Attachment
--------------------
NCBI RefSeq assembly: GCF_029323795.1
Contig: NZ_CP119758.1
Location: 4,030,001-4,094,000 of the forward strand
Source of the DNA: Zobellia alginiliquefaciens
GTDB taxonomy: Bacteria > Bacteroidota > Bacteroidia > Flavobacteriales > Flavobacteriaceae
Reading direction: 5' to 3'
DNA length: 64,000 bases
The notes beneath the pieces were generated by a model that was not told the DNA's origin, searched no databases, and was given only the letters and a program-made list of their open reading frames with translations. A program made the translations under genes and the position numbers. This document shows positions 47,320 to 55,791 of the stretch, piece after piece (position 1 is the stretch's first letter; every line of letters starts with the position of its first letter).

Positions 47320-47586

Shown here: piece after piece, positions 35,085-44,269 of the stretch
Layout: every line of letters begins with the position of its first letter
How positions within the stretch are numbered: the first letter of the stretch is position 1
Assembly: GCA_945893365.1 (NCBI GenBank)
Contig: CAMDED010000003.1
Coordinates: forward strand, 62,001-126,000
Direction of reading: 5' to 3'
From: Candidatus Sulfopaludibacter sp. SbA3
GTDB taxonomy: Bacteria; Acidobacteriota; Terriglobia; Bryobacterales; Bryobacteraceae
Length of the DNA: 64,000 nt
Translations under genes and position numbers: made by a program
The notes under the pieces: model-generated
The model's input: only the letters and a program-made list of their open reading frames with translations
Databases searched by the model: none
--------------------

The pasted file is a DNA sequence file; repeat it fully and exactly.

NCBI RefSeq assembly: GCF_029323795.1
Contig: NZ_CP119758.1
Location: 4,030,001-4,094,000 of the forward strand
Source of the DNA: Zobellia alginiliquefaciens
GTDB taxonomy: Bacteria > Bacteroidota > Bacteroidia > Flavobacteriales > Flavobacteriaceae
Reading direction: 5' to 3'
DNA length: 64,000 bases
The notes beneath the pieces were generated by a model that was not told the DNA's origin, searched no databases, and was given only the letters and a program-made list of their open reading frames with translations. A program made the translations under genes and the position numbers. This document shows positions 47,320 to 55,791 of the stretch, piece after piece (position 1 is the stretch's first letter; every line of letters starts with the position of its first letter).

Positions 47320-47586

Shown here: piece after piece, positions 35,085-44,269 of the stretch
Layout: every line of letters begins with the position of its first letter
How positions within the stretch are numbered: the first letter of the stretch is position 1
Assembly: GCA_945893365.1 (NCBI GenBank)
Contig: CAMDED010000003.1
Coordinates: forward strand, 62,001-126,000
Direction of reading: 5' to 3'
From: Candidatus Sulfopaludibacter sp. SbA3
GTDB taxonomy: Bacteria; Acidobacteriota; Terriglobia; Bryobacterales; Bryobacteraceae
Length of the DNA: 64,000 nt
Translations under genes and position numbers: made by a program
The notes under the pieces: model-generated
The model's input: only the letters and a program-made list of their open reading frames with translations
Databases searched by the model: none